Jeff Chan - 'Winds Shifting'
Derk Richardson | San Francisco Bay Guardian | Jan 14, 1998

Despite tight affiliations in the Bay Area's Asian American jazz scene (Francis Wong being a major influence), tenor saxophonist Jeff Chan doesn't make any obvious moves toward East-West fusion. Instead, he simply applies a beautiful, solid sax tone to inventive melodies in relatively open harmonic and rhythmic and harmonic contexts and lets the music develop freely. His impressive recording debut moves from an explicitly Ornette Coleman/Charlie Parker-influenced opener through a variety of moods and textures on lengthy compositions and improvisations: Kavee adds cello on "Dreams/Silver Skies"; Neil Straghalis plays piano on the Coltrane-like "Spiritual"; and Wong sits in on the two-tenor tempo-shifting. 14 minute "Cactus Patch", the album's lovely closing rumination. Fans of intense and meditative post-bebop acoustic jazz from the '60's and '70's will find rich rewards in Chan's alternately edgy and rhapsodic take on that tradition.

Jeff Chan - 'Winds Shifting'
Sam Prestianni | San Francisco Weekly | Jan 14-20, 1998

The company Jeff Chan keeps on Winds Shifting, his debut on the Asian Improv label, underscores his status as one of the rising twentysomething tenor saxophonists on the local jazz scene. Francis Wong, leading saxophonist of the Bay Area's Asian American Creative Music community, guests on a couple of tracks, and the album as a whole is bolstered by arguably the heaviest rhythm section in contemporary improv - Trevor Dunn (bass) and Elliot Humberto Kavee (drums/cello). The moment-to-moment surprises stirred up by the Dunn-Kavee duo provide Chan with a limitless foundation upon which to develop his meditative, deeply melodic statements. Unlike Coltrane disciples who try to mimic the great saxophonist's phrasing and tone, Chan unpretentiously affects the latter-day Trane duality of peaceful yet relentless searching. There's zero anxiousness in Chan's playing, little upper-register skronk; each extrapolation attempts to instill the music with a sense of forward pitch and energized adventure. To this end, Chan employs a variety of compositional approaches, from the Ornette Coleman-inspired ferment of "Snap, Crackle, Pop"; to the groove vamp of "Infringement"; to the hypnotic textural soundscape of "Dreams/Silver Skies", on which Kavee pairs his arco cello with Dunn's contrabass. Remarkably mature for his years, Jeff Chan's performance stands out as a model of mature musicianship.

Jeff Chan - 'Winds Shifting'
Michael Rosenstein | Cadence Magazine | October 1998

This recording, the first as a leader by Jeff Chan, is yet another sign of what a creative hotbed for improvised music San Francisco has become. Like many young players, Chan is working to absorb a multitude of styles from the history of Jazz music into his playing and writing. The core trio of Chan, Dunn, and Kavee consistently nail this music, which ranges from free bop to vamping groove to free improvisation. Chan has a knack for writing pieces that have compelling melodies, offering the basis for improvisations that swing with an open energy. Even in pieces with the loosest of frameworks like "Dreams/Silver Skies", he floats sad, flowing lyricism into the free group interplay. That piece benefits from Kavee's dual role on drums and cello (simultaneously, and without overdubbing) to expand the harmonic palette of the trio format as his skittering harmonies play off of Dunn's dark arco. "Spiritual", which at times sounds like an Ayler theme, integrates Straghalis' piano into the group in intriguing ways. Rather than the traditional harmonic and rhythmic role, Straghalis lightly layers splayed, atonal clusters into odd spaces in Chan's phrases. Even when the focus turns to the piano, he seems to play around the edges of the pulse created by the others, teasing lines out of fitful, broken phrases. The 14-minute long "Winds Shifting Coming and Going", pairs the leader's clear-toned lyricism with the round, breathy, aggressive playing of Francis Wong for an extended piece that freely moves between slow probing sections and quick, darting counterpoint. Kavee is a light-handed melodic player, giving the music a tuneful, open pulse throughout. Dunn is a flexible bassist, often playing around Kavee's pulse to provide snaking counterpoint to the reed players. This is a creative session charged with emotional directness and acute group dynamicism.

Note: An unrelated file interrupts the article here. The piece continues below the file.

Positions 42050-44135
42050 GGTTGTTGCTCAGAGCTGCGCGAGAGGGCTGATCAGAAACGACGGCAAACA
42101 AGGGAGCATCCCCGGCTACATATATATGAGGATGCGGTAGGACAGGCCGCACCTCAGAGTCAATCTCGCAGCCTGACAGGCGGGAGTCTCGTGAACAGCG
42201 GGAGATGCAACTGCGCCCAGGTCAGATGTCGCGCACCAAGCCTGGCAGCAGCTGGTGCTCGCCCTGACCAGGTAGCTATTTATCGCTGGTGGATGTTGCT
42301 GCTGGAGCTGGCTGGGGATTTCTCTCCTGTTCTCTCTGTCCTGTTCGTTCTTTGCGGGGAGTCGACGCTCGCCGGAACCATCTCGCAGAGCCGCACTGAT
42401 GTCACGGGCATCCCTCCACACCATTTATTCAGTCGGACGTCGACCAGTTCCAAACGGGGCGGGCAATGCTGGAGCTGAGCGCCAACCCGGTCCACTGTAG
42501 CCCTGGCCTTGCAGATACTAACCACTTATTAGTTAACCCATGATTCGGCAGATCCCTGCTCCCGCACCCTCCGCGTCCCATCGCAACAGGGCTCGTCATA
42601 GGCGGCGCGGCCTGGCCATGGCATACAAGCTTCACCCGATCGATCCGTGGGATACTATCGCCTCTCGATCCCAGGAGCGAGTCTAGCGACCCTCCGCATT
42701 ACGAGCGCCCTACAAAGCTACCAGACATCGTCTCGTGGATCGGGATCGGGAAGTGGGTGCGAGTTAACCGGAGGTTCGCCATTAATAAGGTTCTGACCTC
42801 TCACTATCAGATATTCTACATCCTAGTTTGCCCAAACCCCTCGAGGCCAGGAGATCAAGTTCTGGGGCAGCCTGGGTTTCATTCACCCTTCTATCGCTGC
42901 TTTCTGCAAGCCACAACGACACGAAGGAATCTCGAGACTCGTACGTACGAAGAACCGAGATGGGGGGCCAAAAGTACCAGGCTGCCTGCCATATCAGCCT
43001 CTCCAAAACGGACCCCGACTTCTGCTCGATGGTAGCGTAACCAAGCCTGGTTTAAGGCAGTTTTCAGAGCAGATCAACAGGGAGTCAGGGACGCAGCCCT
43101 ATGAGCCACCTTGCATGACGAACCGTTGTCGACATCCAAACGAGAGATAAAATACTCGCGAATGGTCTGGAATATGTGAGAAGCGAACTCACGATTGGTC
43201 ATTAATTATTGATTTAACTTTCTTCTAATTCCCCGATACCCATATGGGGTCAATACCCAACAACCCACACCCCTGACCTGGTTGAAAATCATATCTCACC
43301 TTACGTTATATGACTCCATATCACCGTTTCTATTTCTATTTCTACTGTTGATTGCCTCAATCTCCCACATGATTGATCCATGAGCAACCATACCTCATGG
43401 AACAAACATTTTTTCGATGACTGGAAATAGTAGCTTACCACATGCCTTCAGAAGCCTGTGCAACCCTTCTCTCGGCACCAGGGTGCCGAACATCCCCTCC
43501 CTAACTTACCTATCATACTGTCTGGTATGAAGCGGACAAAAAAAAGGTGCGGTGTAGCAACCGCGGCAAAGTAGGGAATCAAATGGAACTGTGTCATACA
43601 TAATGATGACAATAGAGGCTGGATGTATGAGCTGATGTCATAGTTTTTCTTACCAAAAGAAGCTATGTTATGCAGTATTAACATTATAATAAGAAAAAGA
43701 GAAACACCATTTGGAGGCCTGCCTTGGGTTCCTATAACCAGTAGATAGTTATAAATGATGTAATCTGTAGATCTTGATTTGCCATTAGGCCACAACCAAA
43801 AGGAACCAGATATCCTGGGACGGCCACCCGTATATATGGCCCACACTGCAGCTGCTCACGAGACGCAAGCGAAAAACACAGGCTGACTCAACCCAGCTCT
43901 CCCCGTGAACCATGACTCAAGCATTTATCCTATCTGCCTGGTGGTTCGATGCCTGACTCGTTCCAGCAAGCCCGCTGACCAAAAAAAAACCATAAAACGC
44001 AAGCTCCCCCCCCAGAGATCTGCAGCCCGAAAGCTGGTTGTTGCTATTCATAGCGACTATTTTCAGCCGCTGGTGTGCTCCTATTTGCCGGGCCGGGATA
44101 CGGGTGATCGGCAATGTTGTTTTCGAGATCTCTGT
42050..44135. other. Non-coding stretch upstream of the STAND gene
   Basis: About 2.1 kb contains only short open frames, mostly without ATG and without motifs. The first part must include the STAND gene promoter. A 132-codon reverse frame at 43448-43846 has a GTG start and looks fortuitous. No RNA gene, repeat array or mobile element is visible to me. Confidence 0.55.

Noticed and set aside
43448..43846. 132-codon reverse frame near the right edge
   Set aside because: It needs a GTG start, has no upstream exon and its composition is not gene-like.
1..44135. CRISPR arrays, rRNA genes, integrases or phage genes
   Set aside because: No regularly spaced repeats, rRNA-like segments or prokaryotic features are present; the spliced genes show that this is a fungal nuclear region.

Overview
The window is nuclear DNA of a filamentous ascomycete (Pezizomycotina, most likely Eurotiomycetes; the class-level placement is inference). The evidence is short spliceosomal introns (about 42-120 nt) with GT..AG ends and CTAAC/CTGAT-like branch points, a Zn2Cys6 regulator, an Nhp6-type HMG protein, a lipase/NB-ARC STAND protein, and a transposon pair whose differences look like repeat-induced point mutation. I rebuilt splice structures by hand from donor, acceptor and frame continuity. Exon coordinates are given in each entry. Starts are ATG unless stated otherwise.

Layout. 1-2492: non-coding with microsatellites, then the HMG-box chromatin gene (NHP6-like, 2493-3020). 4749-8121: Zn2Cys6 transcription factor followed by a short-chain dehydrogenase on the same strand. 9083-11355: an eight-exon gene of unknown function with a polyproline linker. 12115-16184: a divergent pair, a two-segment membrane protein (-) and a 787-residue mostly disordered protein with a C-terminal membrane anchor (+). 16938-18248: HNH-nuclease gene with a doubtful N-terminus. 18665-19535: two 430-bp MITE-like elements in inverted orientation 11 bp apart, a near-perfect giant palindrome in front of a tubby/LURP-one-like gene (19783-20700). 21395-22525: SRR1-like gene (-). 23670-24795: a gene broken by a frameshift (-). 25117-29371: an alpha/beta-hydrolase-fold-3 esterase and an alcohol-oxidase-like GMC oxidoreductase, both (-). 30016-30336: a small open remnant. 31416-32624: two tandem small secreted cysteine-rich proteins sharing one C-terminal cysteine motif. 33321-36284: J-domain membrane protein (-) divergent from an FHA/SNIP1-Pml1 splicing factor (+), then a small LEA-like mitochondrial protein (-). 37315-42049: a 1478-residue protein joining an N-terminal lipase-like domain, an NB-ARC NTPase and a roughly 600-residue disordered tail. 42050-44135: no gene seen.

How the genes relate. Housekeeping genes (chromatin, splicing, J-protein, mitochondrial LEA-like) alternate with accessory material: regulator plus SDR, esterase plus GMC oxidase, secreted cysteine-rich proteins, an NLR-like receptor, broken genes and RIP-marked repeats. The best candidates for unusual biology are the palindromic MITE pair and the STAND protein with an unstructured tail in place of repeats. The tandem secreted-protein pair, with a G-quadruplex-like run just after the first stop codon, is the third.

Jeff Chan - 'Winds Shifting'
Steve Vickery | Coda Magazine | November 1, 1998

Jeff Chan's trio pushes the envelope on Winds Shifting from Asian Improv, and the music takes on added resonance with the addition of guest Francis Wong, a hardblowing improviser that matches Chan's high energy (Winds Shifting Coming and Going). Tenor with rhythm section sessions always labour in the shadow of Rollins though Chan does step out as an original, most successfully on Snap, Crackle, Pop and Dreams/Silver Skies.

REEDS & BRASS
Greg Buium | Coda Magazine | November 1, 1999

All of the musicians on Winds Shifting, tenor saxophonist JEFF CHAN's first recording as a leader, are active on the San Francisco creative music scene. The CD's first half is a trio session, with Trevor Dunn on bass and Elliot Humberto Kavee on drums and cello. , while the trio becomes a quartet in the second half, with pianist Neil Straghalis sitting in for one tune and tenor saxophonist Francis Wong replacing him for the final two. Recorded in April and May of 1997, the album is made up largely of Chan compositions - including Snap, Crackle, Pop, a charming nod to Ornette Coleman, and Infringement, a haunting, shrewdly built piece for Chan's raw, slightly off-centre sound. And the final quartet pieces are electric: Wong's appearance charges Chan. The tenors barrel through two open structures, leaving with a Straghalis melody, Cactus Patch, as sweet as it is strong.